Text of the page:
FAQ – Using Copyrighted Materials in Class

Q1: Can I use images from Google Image Search in my class presentations or homework assignments?

Just because an image is accessible online and is not copy protected by technical means does not mean that you can use it without obtaining the consent of the copyright owner. An image found using the Google Image search page is an artistic work which would enjoy copyright protection.

Whether the image can be used in class presentations or homework assignments depends on whether copyright continues to subsist in the artistic work, or if copyright subsists, whether the terms of use allow for copying for the intended purpose.

Before you use the image, it would be prudent to check who:

  • the copyright owner is;
  • whether the copyright has expired;
  • whether there is any licence granted for the use of the image; and if so,
  • what the terms of use of the image are.

For works whose copyright has expired, there would not be any issue with using these images.

Some copyright owners allow others to reproduce their images, subject to certain conditions (for example, non-commercial use only and with attribution to the copyright owner). If such a licence has been granted, it would be possible to use these images in your presentations and assignments if your use complies with the terms and conditions of the licence.

On the other hand, if copyright subsists in the image and the owner has not granted any licence to use his work, the reproduction of the image would likely amount to infringement even if the images reproduced are intended for use in class presentations or homework assignment, unless the class presentation or assignment involves the critique or review of the image.

In such a situation, it is possible that the fair dealing defence for the purpose of criticism or review may apply. To come within the ambit of this defence, the dealing must involve some element of evaluation or judgment made on the merits of the work. However, sufficient acknowledgment of the work must be made in order to rely on this defence.

It may, however, be difficult to rely on the general fair dealing defence since the amount and substantiality of the part copied is one of the key factors that the Court considers. While the Court will also consider other factors such as whether the dealing was for non-commercial educational purposes, there is still a risk that the defence may not apply.

On the practical side of things however, copyright owners are unlikely to enforce their rights for infringement of copyrights if the pictures are used for one-off, non-commercial purposes (where no profits have been derived from the use of such pictures by the user), so the risk of facing an infringement claim would be relatively low. As such, you must decide on balance, whether to use the image for purposes of your presentation, bearing in mind the potential risks of infringement claims that you may face.

Q2: Can I save or download a copy of a YouTube video to play during tutorials?

Copyright subsists in YouTube videos as a cinematograph film. Under Section 83, the owner of the copyright of a cinematograph film has the exclusive right to make a copy of the film, to cause the film to be seen in public and to communicate the film to the public.

The act of saving or downloading a YouTube video would amount to making a copy of the film and accordingly, would amount to copyright infringement, unless the copyright owner has consented to the downloading. Instead of saving or downloading a copy of the YouTube video, what you can do is to use a URL link to open the YouTube video in a web browser instead.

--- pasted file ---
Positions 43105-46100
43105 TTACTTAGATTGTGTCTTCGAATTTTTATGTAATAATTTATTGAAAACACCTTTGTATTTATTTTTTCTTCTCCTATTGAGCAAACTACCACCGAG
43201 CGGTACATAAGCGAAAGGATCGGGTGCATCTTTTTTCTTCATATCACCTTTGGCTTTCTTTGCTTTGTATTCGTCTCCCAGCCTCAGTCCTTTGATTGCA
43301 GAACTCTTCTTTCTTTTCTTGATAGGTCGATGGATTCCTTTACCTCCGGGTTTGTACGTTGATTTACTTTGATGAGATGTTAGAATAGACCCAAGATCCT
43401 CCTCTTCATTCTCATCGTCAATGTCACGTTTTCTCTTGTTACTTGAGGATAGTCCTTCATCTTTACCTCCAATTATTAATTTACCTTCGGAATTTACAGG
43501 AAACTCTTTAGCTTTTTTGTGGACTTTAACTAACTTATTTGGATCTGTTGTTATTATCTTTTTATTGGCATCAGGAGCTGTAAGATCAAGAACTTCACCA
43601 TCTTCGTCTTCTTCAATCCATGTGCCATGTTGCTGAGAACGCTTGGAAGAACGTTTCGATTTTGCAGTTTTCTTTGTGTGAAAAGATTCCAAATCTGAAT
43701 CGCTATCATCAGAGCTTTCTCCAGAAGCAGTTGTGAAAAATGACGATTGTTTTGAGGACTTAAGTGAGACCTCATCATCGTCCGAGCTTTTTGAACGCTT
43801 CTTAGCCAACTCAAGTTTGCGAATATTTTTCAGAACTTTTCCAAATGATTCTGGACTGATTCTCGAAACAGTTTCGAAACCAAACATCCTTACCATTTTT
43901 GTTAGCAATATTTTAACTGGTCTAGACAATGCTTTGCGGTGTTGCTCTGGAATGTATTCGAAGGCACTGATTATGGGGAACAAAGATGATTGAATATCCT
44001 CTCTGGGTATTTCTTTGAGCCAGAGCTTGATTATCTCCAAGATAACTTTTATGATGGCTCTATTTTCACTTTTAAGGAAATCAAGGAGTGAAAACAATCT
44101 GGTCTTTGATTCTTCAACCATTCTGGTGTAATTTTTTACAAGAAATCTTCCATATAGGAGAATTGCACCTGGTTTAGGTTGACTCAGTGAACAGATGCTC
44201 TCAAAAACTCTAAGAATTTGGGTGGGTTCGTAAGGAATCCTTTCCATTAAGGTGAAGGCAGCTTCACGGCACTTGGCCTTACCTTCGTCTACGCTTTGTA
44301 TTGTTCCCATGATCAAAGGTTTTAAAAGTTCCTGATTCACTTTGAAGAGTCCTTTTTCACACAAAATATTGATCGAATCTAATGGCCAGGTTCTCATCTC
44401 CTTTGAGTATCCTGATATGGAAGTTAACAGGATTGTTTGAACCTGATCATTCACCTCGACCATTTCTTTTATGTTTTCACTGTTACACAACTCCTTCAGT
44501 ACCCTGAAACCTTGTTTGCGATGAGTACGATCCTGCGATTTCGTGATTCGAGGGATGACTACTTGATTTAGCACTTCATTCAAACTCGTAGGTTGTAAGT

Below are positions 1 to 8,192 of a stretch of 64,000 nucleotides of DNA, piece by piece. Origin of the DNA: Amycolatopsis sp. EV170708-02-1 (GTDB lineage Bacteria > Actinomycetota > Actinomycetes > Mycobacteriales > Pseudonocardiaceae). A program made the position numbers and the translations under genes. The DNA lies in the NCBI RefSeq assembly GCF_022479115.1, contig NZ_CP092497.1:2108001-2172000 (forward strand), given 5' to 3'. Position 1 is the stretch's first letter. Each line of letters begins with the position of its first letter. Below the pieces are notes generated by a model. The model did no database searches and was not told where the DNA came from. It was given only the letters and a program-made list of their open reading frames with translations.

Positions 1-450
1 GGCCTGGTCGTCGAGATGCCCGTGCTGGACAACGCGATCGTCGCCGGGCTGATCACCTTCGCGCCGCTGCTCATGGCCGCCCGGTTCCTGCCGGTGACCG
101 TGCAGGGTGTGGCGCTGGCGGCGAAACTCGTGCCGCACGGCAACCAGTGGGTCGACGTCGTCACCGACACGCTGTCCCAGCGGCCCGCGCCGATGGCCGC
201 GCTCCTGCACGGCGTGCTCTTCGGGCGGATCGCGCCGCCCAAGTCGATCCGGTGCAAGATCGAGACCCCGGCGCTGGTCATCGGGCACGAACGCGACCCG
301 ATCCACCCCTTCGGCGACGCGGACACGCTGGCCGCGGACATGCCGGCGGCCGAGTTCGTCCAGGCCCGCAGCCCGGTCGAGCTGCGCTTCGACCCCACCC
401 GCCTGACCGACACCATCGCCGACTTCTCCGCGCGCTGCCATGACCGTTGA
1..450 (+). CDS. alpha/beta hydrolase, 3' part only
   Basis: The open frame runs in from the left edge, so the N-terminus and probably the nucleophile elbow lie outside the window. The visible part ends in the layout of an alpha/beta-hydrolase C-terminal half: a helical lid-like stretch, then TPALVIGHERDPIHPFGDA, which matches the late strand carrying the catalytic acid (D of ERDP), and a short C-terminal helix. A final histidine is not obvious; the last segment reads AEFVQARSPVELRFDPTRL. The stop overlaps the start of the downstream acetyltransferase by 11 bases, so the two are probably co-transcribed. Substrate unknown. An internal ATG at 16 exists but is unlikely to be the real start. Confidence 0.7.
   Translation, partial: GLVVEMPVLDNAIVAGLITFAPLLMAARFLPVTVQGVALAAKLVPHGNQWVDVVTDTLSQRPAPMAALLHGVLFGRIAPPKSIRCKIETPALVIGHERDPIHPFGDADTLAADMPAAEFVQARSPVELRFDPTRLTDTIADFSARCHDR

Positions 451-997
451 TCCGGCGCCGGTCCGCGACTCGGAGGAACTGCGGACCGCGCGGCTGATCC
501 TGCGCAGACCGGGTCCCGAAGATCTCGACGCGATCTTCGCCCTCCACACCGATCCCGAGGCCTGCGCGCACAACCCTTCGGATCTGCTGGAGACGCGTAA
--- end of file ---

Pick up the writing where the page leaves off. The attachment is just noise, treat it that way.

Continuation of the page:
As to whether YouTube videos can be shown during tutorials, causing a cinematograph film to be seen in public without the permission of the copyright owner would ordinarily constitute an infringement of the copyright in the cinematograph film.

However, under Section 23 of the Copyright Act, where a cinematograph film is caused to be seen by the students or staff of an educational institution in the course of the activities of the institution, this would not be deemed to be causing the film to be seen in public if the audience is limited to persons who are taking part in the instruction or are otherwise directly connected with the place where instruction is given.

Q3: Can I insert a music track into the slides of my PowerPoint presentation?

If you are a student or staff of NTU and the powerpoint presentation is given on NTU’s premises and as part of an educational course, the use of a music track in your powerpoint presentation will be deemed to be a non-public performance under Section 23(1) of the Copyright Act, and as such, will not infringe the copyright. This is provided however, that the presentation done in the course of the activities of NTU.

Q4: Can I simply just use a quote from another literary work such as a book or poem in my term report?

You can use the quote if the amount of text copied is not a substantial amount and falls within the limits of a reasonable portion as described in Using Copyrighted Material. Copying in excess of this amount may amount to copyright infringement unless one of the fair dealing defences applies.

Do note, however, that copyright infringement is distinct from plagiarism. Students are advised to review NTU’s Academic Integrity Policy and to comply with the relevant acknowledgement/attribution requirements.

Q5: Can I create a sketch based on a copyrighted image, a sculpture, or even a building?

Yes, if the sketch is done for the purpose of education and done via a non-reprographic method such as drawing by hand. This also extends to sketches or drawings of buildings and sculptures. In any event, under Section 64 of the Copyright Act, the copyright in a building is not infringed by making a drawing of the building.

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